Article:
by David Matas
A public lecture at the Galbraith Building, University of Toronto, 28 May 2014
I want in this talk to cover two topics: the evidence of the killing of Falun Gong for their organs; and recent developments in China on this issue.
I am a lawyer in Winnipeg, Manitoba, Canada in private practice. My clients are primarily refugee claimants seeking protection in Canada. I have been engaged in this work for almost all of my professional career.
Because my clients flee human rights violations, I have become familiar through my work with the human rights situation in many countries, including China. I try, as best I can, not only to assist my clients in obtaining protection, but also to combat the human rights violations which caused them to flee. In addition to tribunal and court work for individual clients, I have become involved in research, writing, advocacy and activism in the broader human rights scene.
Because of my professional work on human rights and refugees, I knew about the persecution of the practice of Falun Gong in China more or less from the time it started. I knew that Falun Gong was a set of exercises with a spiritual foundation, started in 1992 with the teachings of Li Hong Zhi, initially encouraged by the Communist Party but then repressed in 1999 after it got too popular.
A woman with the pseudonym Annie made a public statement in Washington DC in March 2006 that her ex‑husband had been harvesting corneas of Falun Gong practitioners in Sujiatun Hospital in Shenyang City in Liaoning province from 2003 to 2005. Other doctors had been harvesting other organs. The Falun Gong practitioners were killed through the organ extraction and their bodies were cremated. The organs were sold at high prices to transplant tourists. The Chinese government immediately denied what Annie said.
Annie’s statement and the Chinese government denial were two of the many human rights stories which pop up on my computer every day. Shortly after, a Washington based NGO, the Coalition to Investigate Persecution against the Falun Gong asked me and David Kilgour to investigate whether what Annie said was true.
It is common for me to be asked to assist in human rights work. This request though was unusual though because of the difficulties it posed.
Though I knew full well that in China practitioners of the exercises Falun Gong were being persecuted, that did not mean that they were being persecuted in this particular way, being killed for their organs. The Coalition who asked us to do the research did not give us any data, any money or any instructions. For my part, I had no idea whether what Annie said was true or not.
Her story presented a conundrum. How was it possible to know whether what Annie was saying was true or not? The question was not just, how do we prove what Annie said if it is true? The question was also, how do we disprove what Annie said if it is not true?
The situation the testimony of Annie presented was this. She was saying that there were no victims to interview because the victims were all killed. There were no bodies to autopsy because the bodies were cremated. There was no crime scene to visit, since the crime scene, an operating theatre, would have been cleaned up immediately afterwards. There were no accessible records, since what records there are belong to Chinese hospitals and prisons, labour camps and detention centres, none of which are publicly available. The sole witnesses available were perpetrators who were unlikely publicly to confess to crimes that they had committed.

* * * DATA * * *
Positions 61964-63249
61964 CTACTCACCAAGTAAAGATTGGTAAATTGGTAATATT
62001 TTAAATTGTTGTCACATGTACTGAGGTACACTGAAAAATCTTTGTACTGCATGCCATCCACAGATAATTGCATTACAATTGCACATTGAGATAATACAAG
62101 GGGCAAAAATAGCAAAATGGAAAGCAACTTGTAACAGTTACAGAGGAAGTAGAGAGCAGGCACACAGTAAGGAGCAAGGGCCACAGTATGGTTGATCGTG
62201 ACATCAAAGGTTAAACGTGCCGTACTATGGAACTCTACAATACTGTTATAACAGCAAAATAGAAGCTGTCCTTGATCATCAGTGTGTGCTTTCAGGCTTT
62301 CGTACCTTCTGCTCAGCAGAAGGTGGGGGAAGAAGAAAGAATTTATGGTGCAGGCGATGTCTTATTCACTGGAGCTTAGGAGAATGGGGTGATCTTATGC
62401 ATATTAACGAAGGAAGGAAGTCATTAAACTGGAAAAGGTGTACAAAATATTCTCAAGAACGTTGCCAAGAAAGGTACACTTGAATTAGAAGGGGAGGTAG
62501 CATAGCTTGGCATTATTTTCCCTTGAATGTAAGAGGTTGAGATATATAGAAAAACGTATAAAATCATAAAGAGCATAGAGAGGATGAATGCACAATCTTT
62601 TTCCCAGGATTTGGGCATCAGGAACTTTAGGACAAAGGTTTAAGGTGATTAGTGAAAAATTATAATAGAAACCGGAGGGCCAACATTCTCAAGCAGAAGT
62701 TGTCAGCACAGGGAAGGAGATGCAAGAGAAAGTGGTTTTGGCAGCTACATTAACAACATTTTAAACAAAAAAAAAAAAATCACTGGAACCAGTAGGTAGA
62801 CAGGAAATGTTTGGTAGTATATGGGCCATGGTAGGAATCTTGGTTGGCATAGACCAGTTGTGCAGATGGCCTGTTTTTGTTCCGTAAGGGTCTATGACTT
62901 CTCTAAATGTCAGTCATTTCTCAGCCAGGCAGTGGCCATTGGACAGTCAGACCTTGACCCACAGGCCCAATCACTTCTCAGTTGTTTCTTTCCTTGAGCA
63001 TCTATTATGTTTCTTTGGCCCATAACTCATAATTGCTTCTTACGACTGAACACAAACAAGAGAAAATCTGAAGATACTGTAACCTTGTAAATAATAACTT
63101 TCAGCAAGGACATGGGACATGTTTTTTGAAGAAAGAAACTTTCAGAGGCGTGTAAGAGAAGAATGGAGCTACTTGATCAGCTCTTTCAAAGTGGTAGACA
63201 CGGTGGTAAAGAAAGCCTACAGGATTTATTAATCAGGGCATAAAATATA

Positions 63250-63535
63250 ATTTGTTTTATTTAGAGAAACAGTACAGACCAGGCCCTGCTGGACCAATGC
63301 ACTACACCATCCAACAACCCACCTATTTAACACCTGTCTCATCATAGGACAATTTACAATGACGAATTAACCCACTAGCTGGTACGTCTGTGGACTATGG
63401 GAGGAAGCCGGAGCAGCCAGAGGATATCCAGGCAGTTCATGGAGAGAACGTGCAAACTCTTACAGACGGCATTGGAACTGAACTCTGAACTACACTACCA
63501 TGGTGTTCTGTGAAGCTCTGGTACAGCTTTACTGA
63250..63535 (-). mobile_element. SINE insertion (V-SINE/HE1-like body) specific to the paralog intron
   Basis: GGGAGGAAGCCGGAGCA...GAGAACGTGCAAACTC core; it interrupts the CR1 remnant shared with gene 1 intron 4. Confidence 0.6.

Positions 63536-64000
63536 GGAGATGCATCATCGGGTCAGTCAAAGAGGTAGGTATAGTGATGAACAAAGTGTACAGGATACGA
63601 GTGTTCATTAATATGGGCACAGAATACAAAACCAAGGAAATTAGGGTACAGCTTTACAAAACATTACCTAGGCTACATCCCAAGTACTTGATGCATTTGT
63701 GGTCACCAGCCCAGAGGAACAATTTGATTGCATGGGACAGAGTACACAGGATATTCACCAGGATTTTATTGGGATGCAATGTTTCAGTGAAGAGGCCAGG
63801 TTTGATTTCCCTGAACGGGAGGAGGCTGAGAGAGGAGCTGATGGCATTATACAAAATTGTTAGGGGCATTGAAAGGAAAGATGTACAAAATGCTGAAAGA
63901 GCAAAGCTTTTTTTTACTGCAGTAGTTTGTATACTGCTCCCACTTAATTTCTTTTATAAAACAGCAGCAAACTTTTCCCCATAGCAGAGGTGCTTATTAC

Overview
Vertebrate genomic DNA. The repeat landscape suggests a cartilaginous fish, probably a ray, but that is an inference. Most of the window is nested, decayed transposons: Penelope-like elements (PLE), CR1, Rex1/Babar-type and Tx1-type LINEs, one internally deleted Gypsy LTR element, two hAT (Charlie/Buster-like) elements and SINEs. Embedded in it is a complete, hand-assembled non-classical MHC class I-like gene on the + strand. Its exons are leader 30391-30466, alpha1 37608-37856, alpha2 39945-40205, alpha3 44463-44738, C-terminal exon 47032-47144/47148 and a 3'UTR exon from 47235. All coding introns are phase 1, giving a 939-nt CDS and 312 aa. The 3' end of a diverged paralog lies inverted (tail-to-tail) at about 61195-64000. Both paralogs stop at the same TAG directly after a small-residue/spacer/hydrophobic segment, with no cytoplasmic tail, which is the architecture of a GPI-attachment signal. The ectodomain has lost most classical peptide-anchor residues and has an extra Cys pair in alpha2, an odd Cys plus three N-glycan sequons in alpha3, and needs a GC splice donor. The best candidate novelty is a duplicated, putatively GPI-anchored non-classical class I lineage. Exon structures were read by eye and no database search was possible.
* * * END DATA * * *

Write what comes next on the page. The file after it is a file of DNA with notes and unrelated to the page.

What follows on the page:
The question whether what Annie said was true was difficult enough that it was unlikely to get much of a response either from human rights NGOs or inter‑governmental organizations or the media. Human rights NGOs, though they have some research capacity, are for the most part campaign organizations. They look for the easily verifiable, not just because it makes research easier, but also because it makes campaigning easier. Inter‑governmental organizations have little internal research capacity and tend to rely on the work of NGOs. As for the media, they cater to readers, listeners and viewers with short attention spans. If a story can not be told quickly and simply, it normally can not be told at all.
Addressing a claim of human rights violations with little or no evidence is a situation to which I am quite accustomed. That, in fact, is my daily work as a refugee lawyer.
Refugee claimants come to my office with stories of horror, the clothes on their backs and little else. They of course have this advantage that they are witnesses to what happened to them. Yet, they are often faced with sceptical refugee judges who suspect that they are economic migrants making up stories in order to move from a poor country to a rich country. Are the stories these clients tell true or not true? Answering that sort of question is not that different from assessing the truth of the story Annie told.
Often when victims or their representatives come to me for general assistance to combat a human rights situation abroad, I can send them off to the media or the local Member of Parliament or a human rights NGO or a UN human rights mechanism. I realized though that, for what Annie said, that would not do. If something was going to be done, David Kilgour and I were going to have to do it ourselves.
But the question was what was that something to be? I began constructing imaginary evidentiary trails, trails that would either prove or disprove all the allegations. In doing so, I followed four principles.